Al Gore: Silicon Valley can save Earth Video
Ambassador Clifford Sobel speaks with ZDNet's Dan Farber at the High Tech Connections symposium in Silicon Valley. Formerly the chairman of Internet telephony company Net2Phone, Sobel said the Netherlands is focusing investment capital and resources on three areas: embedded systems, nanotechnology and broadband.
CNET News.com's Reporters' Roundtable deals with federal call for Web site labels, some ideas for Earth Day among tech users, and what President Bush is doing in Silicon Valley.
From the American Geophysical Union Fall Conference in San Francisco: Former Vice President Al Gore speaks about a recent policy that requires scientists to submit their findings to the current administration.
Humanity is sitting on a time bomb. If the vast majority of the world's scientists are right, we have just 10 years to avert a major catastrophe that could send our entire planet's climate system into a tailspin of epic destruction involving extreme weather, floods, droughts, epidemics, and killer heat waves beyond anything we have ever experienced--a catastrophe of our own making. If that sounds like a recipe for serious gloom and doom--think again. From director Davis Guggenheim comes the Sundance Film Festival hit, "An Inconvenient Truth," which offers a passionate and inspirational look at one man's commitment to expose the myths and misconceptions that surround global warming and inspire actions to prevent it. That man is former Vice President Al Gore, who, in the wake of defeat in the 2000 election, reset the course of his life to focus on an all-out effort to help save the planet from irrevocable change. In this eye-opening and poignant portrait of Gore and his "traveling global warming show," Gore is funny, engaging, open, and downright on fire about getting the surprisingly stirring truth about what he calls our "planetary emergency" out to ordinary citizens before it's too late. With 2005, the worst storm season ever experienced in America just behind us, it seems we may be reaching a tipping point--and Gore pulls no punches in explaining the dire situation. Interspersed with the bracing facts and future predictions is the story of Gore's personal journey: from an idealistic college student who first saw a massive environmental crisis looming; to a young Senator facing a harrowing family tragedy that altered his perspective; to the man who almost became President but instead returned to the most impassioned cause of his life--convinced there is still time to make a difference. With wit, smarts, and hope, "An Inconvenient Truth" ultimately brings home Gore's persuasive argument that we can no longer afford to view global warming as a political issue--rather, it is the biggest moral challenge facing our global civilization.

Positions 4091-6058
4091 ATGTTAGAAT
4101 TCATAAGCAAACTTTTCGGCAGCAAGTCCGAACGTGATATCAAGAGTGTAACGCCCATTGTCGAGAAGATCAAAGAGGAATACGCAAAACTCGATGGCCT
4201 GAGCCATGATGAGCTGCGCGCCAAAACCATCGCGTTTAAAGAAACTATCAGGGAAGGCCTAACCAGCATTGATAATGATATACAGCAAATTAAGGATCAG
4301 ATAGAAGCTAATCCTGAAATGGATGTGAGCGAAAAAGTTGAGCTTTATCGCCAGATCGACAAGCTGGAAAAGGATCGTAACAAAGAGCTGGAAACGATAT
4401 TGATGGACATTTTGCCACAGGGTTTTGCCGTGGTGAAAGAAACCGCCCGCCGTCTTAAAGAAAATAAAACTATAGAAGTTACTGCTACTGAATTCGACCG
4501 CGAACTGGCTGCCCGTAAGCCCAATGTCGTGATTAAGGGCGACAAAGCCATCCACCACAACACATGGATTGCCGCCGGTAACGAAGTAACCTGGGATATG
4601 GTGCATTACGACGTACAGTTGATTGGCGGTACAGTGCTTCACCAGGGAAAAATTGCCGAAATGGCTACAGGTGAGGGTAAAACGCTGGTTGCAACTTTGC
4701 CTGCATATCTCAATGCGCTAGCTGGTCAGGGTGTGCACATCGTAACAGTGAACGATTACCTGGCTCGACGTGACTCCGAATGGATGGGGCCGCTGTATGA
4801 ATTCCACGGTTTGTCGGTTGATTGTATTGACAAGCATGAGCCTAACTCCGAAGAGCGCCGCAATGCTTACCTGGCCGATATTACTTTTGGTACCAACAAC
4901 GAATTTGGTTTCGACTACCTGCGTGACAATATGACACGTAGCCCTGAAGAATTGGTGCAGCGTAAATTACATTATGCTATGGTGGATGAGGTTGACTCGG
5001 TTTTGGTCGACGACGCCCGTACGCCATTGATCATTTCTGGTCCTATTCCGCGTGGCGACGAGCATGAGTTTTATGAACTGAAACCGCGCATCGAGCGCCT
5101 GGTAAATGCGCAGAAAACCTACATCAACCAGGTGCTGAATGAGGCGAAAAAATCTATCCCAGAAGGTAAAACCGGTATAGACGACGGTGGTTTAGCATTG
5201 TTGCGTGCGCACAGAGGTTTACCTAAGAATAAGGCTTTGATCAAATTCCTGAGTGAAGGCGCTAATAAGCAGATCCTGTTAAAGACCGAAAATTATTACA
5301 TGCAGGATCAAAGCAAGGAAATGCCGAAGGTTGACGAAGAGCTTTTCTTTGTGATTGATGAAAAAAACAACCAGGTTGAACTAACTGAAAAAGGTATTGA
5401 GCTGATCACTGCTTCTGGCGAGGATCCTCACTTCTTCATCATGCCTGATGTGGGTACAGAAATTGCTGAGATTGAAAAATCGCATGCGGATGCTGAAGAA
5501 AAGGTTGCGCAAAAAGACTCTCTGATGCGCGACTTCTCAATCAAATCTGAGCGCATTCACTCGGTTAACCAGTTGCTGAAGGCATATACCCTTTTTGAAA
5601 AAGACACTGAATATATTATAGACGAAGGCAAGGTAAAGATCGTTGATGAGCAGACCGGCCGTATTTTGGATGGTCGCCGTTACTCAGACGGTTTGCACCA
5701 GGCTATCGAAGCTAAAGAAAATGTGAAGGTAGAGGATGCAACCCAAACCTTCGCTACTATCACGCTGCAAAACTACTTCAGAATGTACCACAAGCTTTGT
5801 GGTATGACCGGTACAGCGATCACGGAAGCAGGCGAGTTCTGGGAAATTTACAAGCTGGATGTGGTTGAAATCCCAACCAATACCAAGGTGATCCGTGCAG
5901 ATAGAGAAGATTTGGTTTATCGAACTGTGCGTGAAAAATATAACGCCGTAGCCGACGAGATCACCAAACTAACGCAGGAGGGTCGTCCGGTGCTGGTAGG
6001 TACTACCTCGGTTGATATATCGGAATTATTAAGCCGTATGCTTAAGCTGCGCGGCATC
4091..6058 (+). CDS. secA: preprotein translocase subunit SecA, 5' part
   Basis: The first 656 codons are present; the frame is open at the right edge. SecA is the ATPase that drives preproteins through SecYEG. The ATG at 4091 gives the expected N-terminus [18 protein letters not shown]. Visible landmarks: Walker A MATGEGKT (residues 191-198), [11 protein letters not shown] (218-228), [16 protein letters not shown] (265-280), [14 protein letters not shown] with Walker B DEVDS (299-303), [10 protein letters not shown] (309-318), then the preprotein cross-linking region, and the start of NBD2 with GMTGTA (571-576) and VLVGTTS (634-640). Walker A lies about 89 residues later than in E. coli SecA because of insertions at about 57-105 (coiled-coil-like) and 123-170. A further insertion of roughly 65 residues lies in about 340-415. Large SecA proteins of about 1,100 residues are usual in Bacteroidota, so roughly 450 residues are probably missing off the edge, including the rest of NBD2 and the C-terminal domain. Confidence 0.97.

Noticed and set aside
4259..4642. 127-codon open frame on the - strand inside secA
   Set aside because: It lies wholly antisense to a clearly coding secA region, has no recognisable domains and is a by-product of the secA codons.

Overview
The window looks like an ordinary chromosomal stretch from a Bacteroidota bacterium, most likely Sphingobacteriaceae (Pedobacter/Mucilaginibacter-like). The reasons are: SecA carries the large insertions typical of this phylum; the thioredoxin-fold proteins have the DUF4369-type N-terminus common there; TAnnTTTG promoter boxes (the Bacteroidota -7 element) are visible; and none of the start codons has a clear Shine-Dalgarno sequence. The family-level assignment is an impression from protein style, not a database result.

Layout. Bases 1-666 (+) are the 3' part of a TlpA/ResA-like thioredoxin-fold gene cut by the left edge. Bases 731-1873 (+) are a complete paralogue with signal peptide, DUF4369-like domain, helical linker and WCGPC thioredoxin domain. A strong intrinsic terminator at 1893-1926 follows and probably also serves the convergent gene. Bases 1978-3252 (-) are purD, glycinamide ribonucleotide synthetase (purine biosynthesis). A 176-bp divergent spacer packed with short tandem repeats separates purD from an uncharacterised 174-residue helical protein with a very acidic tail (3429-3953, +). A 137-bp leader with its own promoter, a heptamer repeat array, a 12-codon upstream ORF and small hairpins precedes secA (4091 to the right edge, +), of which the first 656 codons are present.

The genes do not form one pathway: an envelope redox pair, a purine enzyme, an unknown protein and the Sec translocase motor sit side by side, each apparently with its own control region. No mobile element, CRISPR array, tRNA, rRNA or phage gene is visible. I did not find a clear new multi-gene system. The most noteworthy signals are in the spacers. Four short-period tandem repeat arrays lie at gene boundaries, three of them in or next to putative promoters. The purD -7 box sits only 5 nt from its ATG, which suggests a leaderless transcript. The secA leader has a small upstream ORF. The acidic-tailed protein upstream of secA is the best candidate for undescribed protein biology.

Tim Berners-Lee, considered to be the father of the Web, speaks with scientists and Silicon Valley executives at HP Labs in Palo Alto, Calif., about where he sees the Internet going in the next five years.
The clean-tech industry of today is in its early stages, about where Microsoft was in 1980, says Terry Tamminen, an adviser at Pegasus Capital Advisors and the former director of California's Environmental Protection Agency. Now a main force behind the state's rise to the top as a climate change policy maker, Tamminen sits down with CNET News.com's Carl-Gustav Linden in Santa Monica, Calif.
Microsoft extends support for Windows XP a bit longer, Google Maps is following the election rather closely, and the Big Apple beats out the Silicon Valley in high-tech jobs.
The documentary "An Inconvenient Truth" offers a passionate look at one man's efforts to help save the planet from irrevocable change. That man is former Vice President Al Gore. See the trailer for the documentary, which opens in select theaters on June 2.
Several Silicon Valley pioneers spoke at an event marking the 50th anniversary of the founding of Shockley Laboratories in Mountain View, Calif. Starting in the 1950s, physicist Hans Queisser worked in Germany and the U.S. While at Shockley Labs, Queisser spearheaded research on using silicon to convert solar energy.
Microsoft's campus in Mountain View, Calif., has the largest solar panel system in Silicon Valley. That's the word from John Matheny, general manager of the Silicon Valley campus, during a tour of the solar installation.